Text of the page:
An Unexpected Improvement…

The Wall Street Journal has just run an article about the latest data manipulation coming out of China. China is experiencing strong currency outflows. This is a combination of “hot money” from outside China, which came into the country to bet on an appreciating currency (the yuan) and is now retreating, and domestic money that is looking for a foreign home now that the Chinese bubble is appearing less and less sustainable.

 

china-foreign-exchange-reserves@2xChina’s foreign exchange reserves –  a reversal of fortunes – click to enlarge.

 

In a reversal of the process that I described here, this is causing China to spend huge amounts of its foreign exchange holdings to prop up the yuan.  This is the exact opposite of what China had been doing, which was to accumulate foreign exchange reserves as it depressed the yuan.  China is holding up the value of the yuan now because, although it ultimately wants to see the currency fall, it is worried that a sharp decrease will cause a self-fulfilling and destabilizing flight.

Investors have therefore been watching the monthly reports of China’s foreign exchange holdings with interest to gauge the amount of capital flight and the ability of the Chinese government to support the currency.  The numbers have not been comforting: foreign exchange holdings dropped from a peak of almost $4 trillion in March 2014 to $3.2 trillion in February 2016.

During most of 2015, the fall was running at about $80 to $100 billion per month, even though China was running a large balance of payments surplus, which would normally increase the amount of reserves.  Traders were beginning to speculate on how much longer China could continue to bleed.

And then it stopped: in February 2016, the monthly drop equaled $29 billion, down from $99 billion in January.  Investors breathed a sigh of relief.  It looked like the yuan wasn’t going to detonate, which was one of the possible “black swans” behind the fall in global markets at the end of 2015 and the beginning of 2016.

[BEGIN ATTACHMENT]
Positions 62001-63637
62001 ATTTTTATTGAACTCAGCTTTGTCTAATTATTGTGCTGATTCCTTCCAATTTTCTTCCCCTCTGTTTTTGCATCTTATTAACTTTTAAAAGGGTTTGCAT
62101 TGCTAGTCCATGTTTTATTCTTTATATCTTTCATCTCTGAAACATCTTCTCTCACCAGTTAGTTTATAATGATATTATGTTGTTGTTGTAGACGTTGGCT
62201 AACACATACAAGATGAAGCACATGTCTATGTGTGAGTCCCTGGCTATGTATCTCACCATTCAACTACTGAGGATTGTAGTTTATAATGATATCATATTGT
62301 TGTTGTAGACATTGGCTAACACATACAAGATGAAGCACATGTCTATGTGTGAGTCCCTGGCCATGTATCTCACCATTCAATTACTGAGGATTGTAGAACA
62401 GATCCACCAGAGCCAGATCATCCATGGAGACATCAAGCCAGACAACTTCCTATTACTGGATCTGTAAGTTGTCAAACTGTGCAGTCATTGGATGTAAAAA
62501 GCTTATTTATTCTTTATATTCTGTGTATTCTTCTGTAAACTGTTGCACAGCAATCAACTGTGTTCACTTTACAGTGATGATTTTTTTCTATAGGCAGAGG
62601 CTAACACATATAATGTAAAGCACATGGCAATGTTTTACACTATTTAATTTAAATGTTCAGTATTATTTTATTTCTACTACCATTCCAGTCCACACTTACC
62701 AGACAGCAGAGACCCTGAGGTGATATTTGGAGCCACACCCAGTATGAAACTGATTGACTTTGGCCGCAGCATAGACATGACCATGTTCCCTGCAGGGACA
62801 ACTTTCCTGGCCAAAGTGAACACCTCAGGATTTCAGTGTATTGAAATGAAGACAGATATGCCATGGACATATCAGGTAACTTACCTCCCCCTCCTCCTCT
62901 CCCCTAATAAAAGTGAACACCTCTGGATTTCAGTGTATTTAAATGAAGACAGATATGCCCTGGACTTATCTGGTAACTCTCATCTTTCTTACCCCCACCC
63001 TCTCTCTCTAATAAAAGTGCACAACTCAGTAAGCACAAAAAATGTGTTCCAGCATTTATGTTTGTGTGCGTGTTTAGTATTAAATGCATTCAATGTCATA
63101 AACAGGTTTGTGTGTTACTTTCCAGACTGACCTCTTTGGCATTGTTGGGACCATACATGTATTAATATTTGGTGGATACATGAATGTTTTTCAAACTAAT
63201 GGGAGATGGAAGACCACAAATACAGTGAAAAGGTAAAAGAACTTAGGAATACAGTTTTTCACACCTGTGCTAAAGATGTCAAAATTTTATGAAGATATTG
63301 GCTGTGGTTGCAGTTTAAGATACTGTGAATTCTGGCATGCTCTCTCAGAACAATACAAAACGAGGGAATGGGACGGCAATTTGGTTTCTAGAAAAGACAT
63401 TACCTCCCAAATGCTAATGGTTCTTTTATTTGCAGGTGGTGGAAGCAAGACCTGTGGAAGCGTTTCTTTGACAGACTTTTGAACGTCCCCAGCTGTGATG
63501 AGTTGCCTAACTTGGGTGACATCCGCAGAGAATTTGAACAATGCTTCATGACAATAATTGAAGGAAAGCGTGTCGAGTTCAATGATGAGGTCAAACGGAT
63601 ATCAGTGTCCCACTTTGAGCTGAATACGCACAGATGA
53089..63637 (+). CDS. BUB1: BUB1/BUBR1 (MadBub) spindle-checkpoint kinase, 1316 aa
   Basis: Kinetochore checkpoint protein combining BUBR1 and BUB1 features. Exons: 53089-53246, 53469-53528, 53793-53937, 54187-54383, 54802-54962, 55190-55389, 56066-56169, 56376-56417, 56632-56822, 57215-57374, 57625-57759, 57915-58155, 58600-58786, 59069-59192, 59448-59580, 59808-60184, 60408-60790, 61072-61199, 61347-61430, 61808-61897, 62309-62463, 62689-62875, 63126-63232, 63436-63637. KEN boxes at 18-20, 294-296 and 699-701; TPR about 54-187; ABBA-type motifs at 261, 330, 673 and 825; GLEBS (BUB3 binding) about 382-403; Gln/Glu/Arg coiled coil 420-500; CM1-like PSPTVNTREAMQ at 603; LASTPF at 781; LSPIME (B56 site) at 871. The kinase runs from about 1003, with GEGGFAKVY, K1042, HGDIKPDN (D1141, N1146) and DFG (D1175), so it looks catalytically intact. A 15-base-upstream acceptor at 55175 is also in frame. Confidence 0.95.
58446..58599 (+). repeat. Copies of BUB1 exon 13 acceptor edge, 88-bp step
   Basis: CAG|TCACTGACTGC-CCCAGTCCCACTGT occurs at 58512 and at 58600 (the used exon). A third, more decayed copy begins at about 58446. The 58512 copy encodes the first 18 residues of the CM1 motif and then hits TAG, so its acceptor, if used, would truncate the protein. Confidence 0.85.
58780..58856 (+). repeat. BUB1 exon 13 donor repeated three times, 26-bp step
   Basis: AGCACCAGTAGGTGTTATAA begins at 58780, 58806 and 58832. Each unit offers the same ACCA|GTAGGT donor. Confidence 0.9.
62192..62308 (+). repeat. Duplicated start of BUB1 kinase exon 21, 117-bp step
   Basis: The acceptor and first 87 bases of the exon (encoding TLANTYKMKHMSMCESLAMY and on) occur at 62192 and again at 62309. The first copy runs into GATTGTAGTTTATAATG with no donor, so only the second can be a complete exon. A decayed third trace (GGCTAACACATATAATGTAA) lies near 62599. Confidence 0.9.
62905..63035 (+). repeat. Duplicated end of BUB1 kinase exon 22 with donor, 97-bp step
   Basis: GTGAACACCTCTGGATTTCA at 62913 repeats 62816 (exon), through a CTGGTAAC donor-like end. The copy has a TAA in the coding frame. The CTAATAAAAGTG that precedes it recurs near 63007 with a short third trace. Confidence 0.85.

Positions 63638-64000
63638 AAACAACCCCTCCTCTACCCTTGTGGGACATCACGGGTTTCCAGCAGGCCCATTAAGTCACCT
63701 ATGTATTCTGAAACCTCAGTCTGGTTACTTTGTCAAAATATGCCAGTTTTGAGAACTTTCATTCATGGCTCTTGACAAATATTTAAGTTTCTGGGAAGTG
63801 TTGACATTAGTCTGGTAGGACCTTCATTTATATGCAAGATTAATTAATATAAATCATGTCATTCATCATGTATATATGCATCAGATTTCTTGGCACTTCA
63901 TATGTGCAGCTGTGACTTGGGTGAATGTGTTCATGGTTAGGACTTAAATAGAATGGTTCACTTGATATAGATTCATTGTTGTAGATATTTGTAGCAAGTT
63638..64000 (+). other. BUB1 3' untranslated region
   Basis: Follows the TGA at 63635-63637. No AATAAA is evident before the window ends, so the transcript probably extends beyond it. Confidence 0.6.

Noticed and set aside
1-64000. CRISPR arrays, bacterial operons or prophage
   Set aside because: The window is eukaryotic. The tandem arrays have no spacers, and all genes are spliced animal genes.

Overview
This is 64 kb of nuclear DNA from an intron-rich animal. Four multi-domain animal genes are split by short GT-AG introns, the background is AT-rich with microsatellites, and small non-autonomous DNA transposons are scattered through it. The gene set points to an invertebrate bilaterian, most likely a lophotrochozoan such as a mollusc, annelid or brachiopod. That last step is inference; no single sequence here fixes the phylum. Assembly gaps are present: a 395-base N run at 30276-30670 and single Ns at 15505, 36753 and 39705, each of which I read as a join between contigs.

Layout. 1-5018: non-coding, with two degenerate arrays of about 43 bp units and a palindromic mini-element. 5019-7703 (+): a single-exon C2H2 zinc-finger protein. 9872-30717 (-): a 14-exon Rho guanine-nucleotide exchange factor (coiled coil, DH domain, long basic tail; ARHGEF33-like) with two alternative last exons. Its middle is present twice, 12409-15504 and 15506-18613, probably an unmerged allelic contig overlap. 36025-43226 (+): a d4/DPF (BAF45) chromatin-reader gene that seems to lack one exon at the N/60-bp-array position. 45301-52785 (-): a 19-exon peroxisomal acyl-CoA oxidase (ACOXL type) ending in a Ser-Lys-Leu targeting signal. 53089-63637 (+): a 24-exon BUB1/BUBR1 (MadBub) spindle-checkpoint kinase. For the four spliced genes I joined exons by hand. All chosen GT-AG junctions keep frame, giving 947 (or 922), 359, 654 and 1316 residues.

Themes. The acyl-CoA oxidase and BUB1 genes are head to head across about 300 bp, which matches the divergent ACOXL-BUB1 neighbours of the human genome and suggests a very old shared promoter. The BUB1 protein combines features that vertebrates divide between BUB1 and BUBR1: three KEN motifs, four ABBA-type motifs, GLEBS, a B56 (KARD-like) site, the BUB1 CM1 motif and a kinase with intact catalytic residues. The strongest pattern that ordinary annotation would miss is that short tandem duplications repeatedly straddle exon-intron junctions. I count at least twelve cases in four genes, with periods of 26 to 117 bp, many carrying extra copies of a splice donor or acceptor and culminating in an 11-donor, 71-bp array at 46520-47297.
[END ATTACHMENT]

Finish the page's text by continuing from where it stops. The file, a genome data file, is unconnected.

Lies, Damned Lies and Statistics

But, of course, they lied.  Instead of buying the yuan in the “spot” markets, paying for the purchases with foreign exchange reserves in a way which is highly visible, the Chinese government has been using its lapdog banks to purchase the currency in the “forward” markets. These forward purchases hold up the current value of the yuan since the forward and spot markets are mathematically linked through interest rates.

The benefit for the Chinese is that forward purchases, which may not settle for months or even years, do not show up as an outflow of foreign exchange reserves for a long time.  This allows the Chinese government to pretend that the pressures on its currency are waning and that it is winning the battle against those nasty speculators.

 

Yuan, long termUSD-CNY, long term – click to enlarge.

 

Since, as I have noted before, the drawdown of foreign exchange reserves also tightens the domestic money supply, it also helps China to continue to run the very loose monetary policy that the government thinks is necessary to hold off recessionary pressures.

The WSJ article speculates that China may have $150 to $300 billion in currency forwards, most of which have been built up over the last few months.  The article also points out that the IMF, which has just promoted the yuan to the currency major leagues by including it in its Special Drawing Rights, is pressing China to disclose information on its forward positions.

The Chinese authorities promised to provide more information on its currency maneuvers when it joined the SDR in December of last year.  But apparently they have already forgotten. If it is true that China has rapidly built up this large forward position, it would mean that pressure on the yuan is continuing at a high level.  It would also mean that China is maintaining its world-leading position in falsifying economic statistics.

 

Charts by: TradingEconomics, BigCharts

 

Chart and image captions by PT

 

This article was originally posted at Economic Man.

 

Roger Barris is an American who has lived in Europe for over 20 years, now based in the UK. Although basically retired now, he previously had senior positions at Goldman Sachs, Deutsche Bank, Merrill Lynch and his own firm, initially in structured finance and latterly in principal and fiduciary investing, focussing on real estate. He has a BA in Economics from Bowdoin College (summa cum laude) and an MBA in Finance from the University of Michigan (highest honors).

 

 

 

Emigrate While You Can... Learn More

 


 

 
 

Dear Readers!